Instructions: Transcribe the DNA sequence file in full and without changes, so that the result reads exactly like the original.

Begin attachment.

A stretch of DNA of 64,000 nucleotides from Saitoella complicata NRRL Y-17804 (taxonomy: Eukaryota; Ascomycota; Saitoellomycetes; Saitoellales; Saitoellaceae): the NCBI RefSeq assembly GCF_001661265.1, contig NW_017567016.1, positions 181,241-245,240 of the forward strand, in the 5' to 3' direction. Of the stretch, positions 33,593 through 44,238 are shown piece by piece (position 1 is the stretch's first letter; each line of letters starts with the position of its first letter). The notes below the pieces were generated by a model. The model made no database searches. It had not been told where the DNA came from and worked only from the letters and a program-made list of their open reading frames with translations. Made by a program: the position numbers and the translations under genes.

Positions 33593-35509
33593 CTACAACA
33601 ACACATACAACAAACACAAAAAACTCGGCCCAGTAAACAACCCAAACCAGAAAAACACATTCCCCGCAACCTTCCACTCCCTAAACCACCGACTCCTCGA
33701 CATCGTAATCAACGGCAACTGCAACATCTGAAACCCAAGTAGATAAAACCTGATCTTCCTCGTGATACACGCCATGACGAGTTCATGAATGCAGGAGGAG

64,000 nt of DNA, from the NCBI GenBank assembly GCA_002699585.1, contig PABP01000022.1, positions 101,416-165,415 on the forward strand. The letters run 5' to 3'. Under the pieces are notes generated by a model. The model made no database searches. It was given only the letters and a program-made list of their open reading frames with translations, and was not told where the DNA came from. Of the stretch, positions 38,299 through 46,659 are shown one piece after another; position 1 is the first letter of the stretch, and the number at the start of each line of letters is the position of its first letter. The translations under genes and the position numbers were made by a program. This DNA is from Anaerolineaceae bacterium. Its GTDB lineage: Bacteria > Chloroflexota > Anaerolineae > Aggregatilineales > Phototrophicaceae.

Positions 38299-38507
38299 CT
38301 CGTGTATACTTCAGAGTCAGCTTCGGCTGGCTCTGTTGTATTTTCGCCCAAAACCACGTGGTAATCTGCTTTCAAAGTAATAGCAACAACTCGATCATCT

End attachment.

A stretch of DNA of 64,000 nucleotides from Saitoella complicata NRRL Y-17804 (taxonomy: Eukaryota; Ascomycota; Saitoellomycetes; Saitoellales; Saitoellaceae): the NCBI RefSeq assembly GCF_001661265.1, contig NW_017567016.1, positions 181,241-245,240 of the forward strand, in the 5' to 3' direction. Of the stretch, positions 33,593 through 44,238 are shown piece by piece (position 1 is the stretch's first letter; each line of letters starts with the position of its first letter). The notes below the pieces were generated by a model. The model made no database searches. It had not been told where the DNA came from and worked only from the letters and a program-made list of their open reading frames with translations. Made by a program: the position numbers and the translations under genes.

Positions 33593-35509
33593 CTACAACA
33601 ACACATACAACAAACACAAAAAACTCGGCCCAGTAAACAACCCAAACCAGAAAAACACATTCCCCGCAACCTTCCACTCCCTAAACCACCGACTCCTCGA
33701 CATCGTAATCAACGGCAACTGCAACATCTGAAACCCAAGTAGATAAAACCTGATCTTCCTCGTGATACACGCCATGACGAGTTCATGAATGCAGGAGGAG

64,000 nt of DNA, from the NCBI GenBank assembly GCA_002699585.1, contig PABP01000022.1, positions 101,416-165,415 on the forward strand. The letters run 5' to 3'. Under the pieces are notes generated by a model. The model made no database searches. It was given only the letters and a program-made list of their open reading frames with translations, and was not told where the DNA came from. Of the stretch, positions 38,299 through 46,659 are shown one piece after another; position 1 is the first letter of the stretch, and the number at the start of each line of letters is the position of its first letter. The translations under genes and the position numbers were made by a program. This DNA is from Anaerolineaceae bacterium. Its GTDB lineage: Bacteria > Chloroflexota > Anaerolineae > Aggregatilineales > Phototrophicaceae.

Positions 38299-38507
38299 CT
38301 CGTGTATACTTCAGAGTCAGCTTCGGCTGGCTCTGTTGTATTTTCGCCCAAAACCACGTGGTAATCTGCTTTCAAAGTAATAGCAACAACTCGATCATCT